For those Red Bull soldiers who were under communications blackout, or who may already be downrange, here's a wrap-up of the KCRG team's coverage of Fort Irwin, Calif. As always, you can keep up with KCRG's coverage at:

(Personally, I've always been a fan of Geary's conversational and insightful "Reporter's notebooks." Be sure to check them out!)

Photo Gallery: 2-34 BCT training at Fort Irwin

Reporter's Notebook, Mon., Sept. 26: Arrival at Fort Irwin, Calif.

Reporter's Notebook., Tues., Sept. 28: Chow Halls and FOBs

Reporter's Notebook, Wed., Sept. 29: Combat Trainers and Conversations

Reporter's Notebook, Thurs., Sept. 30: Realistic Training with Bravo Company, 1st Battalion, 133rd Infantry Regiment

Reporter's Notebook, Fri., Oct. 1: Embed's End

Video, Oct. 13, 2010: "Ready to Go"

Video, Oct 13, 2010: "Moon Dust"

Article, Video: "Iowa National Guard Looks Into Soldiers Pay Issues"

Article, Photo: "War is Hell: Intense Realistic Training for Iowa Troops"

Article, Video: "Guard Soldiers Have New Mission: Reduce, Reuse, Recycle"

Article, Video: "Care Packages for Iowa National Guard Soldiers"

Video, Oct. 5: "Web Exclusive: Soldiers' Living Quarters"

Article, Video: "No Privacy in Close Quarters for National Guard Solders"

Article, Video: "Practice Eases Stress for National Guard Medics"

19 October 2010

WHO-TV Covers Fort Irwin, Calif.

As mentioned briefly in yesterday's Red Bull Rising post, WHO-TV (Channel 13) Des Moines reporter Sonya Heitshusen and photographer Brandon Bingham spent a couple of hot-hot-hot (!) desert days embedded with the 2nd Brigade Combat Team (B.C.T.), 34th Infantry "Red Bull" Division (2-34 BCT) earlier this month. The Red Bull soldiers were conducting wargames at the National Training Center, Fort Irwin, Calif.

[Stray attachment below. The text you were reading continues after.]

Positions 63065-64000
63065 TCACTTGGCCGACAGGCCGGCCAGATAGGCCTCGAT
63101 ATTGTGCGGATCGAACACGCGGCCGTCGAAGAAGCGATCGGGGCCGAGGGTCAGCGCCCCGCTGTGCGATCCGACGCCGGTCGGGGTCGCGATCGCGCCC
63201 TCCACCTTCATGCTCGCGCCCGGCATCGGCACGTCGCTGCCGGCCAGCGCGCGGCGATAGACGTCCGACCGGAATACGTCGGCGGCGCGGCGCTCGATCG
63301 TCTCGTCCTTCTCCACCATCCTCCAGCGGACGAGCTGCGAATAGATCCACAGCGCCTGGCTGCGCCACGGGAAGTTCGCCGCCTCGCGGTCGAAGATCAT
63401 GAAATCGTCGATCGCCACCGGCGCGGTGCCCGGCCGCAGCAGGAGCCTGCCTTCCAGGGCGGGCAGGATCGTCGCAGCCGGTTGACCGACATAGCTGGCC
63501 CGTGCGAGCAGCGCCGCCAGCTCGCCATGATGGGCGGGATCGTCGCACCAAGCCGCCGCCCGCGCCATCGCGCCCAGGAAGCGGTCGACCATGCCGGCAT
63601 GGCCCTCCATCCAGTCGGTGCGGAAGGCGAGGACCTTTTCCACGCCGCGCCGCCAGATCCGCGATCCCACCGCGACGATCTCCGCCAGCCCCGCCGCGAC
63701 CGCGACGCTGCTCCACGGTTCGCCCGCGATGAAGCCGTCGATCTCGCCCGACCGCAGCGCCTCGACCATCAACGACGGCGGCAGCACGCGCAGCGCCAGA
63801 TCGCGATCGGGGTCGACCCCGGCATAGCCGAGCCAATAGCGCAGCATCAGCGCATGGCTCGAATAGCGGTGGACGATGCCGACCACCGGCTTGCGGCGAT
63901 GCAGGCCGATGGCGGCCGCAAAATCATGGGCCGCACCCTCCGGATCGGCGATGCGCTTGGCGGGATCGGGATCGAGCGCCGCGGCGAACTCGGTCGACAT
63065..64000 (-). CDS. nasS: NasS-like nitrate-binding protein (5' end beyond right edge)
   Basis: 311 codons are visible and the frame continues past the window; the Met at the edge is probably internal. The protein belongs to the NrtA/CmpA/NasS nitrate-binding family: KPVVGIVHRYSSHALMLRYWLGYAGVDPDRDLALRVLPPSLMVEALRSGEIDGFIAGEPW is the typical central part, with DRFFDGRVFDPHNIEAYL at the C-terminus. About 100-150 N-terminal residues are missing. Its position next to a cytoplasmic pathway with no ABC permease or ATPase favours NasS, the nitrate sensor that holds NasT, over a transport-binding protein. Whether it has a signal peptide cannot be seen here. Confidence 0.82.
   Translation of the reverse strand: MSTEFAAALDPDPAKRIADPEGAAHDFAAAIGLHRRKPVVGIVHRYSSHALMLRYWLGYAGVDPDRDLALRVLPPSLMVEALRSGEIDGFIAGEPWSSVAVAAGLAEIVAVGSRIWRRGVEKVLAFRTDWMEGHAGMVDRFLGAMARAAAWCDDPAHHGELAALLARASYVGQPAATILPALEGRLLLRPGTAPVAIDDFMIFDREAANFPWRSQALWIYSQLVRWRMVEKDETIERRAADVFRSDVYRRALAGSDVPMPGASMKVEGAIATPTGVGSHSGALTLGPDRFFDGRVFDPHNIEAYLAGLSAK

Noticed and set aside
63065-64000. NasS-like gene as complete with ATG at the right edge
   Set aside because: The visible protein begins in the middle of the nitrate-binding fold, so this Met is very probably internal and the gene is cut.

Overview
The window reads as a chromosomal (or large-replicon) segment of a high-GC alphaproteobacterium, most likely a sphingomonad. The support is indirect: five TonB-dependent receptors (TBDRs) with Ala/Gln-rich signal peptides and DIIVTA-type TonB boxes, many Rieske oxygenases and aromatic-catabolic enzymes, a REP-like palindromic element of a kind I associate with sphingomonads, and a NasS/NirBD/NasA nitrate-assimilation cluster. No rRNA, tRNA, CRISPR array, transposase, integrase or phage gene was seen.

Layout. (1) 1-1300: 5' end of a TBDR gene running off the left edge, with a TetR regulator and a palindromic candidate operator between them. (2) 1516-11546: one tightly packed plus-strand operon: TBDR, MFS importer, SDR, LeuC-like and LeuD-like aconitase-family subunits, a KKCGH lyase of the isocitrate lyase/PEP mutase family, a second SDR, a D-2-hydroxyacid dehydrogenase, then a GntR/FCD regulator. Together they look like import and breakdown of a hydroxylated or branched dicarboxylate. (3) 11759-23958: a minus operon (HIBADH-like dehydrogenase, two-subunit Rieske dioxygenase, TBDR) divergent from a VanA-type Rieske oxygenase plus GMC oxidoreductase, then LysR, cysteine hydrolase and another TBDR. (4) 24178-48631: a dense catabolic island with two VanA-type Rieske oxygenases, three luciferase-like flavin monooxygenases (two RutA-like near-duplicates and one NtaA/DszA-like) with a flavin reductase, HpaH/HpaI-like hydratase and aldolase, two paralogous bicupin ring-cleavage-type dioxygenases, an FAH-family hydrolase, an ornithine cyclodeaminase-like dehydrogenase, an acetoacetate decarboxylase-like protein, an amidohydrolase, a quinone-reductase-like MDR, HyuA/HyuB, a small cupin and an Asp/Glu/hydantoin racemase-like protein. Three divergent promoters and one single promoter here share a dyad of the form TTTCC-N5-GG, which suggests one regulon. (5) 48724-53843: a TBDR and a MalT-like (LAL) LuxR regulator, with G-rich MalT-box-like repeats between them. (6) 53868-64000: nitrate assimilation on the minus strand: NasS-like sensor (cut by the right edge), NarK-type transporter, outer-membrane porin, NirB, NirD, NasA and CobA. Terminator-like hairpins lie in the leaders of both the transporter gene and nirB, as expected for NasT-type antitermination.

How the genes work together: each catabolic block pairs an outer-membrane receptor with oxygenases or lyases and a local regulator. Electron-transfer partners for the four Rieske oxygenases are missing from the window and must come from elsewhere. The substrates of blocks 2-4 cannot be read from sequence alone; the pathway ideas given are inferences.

Their reports were far-flung and extensive, ranging from combat convoy operations to unsung heroes such as our transportation and medical soldiers. The feature on reacting to an enemy ambush was particularly well done, in my opinion.

Because various news outlets are posting and collecting reports in different places--you'll find WHO-TV's coverage listed as a "special report" on the station's website--I've taken the liberty of linking to individual reports here:

Video: Fort Irwin, Day 1

Video: "Soldier Training" (The hazards of "moon dust")

Video: "Life on the Forward Operating Base"

Video: "Soldier Spouses, Deployed Together"

Video, article: "Battlefield angels: Iowa National Guard medics train for Afghanistan deployment"

Video: "Iowans at War: Convoy" (334th Brigade Support Battalion operations)

Video: "Iowans at War: Truck Drill" (Delta Company, 1st Battalion, 168th Infantry Regiment combat scenario)

Video: "Iowans train for combat"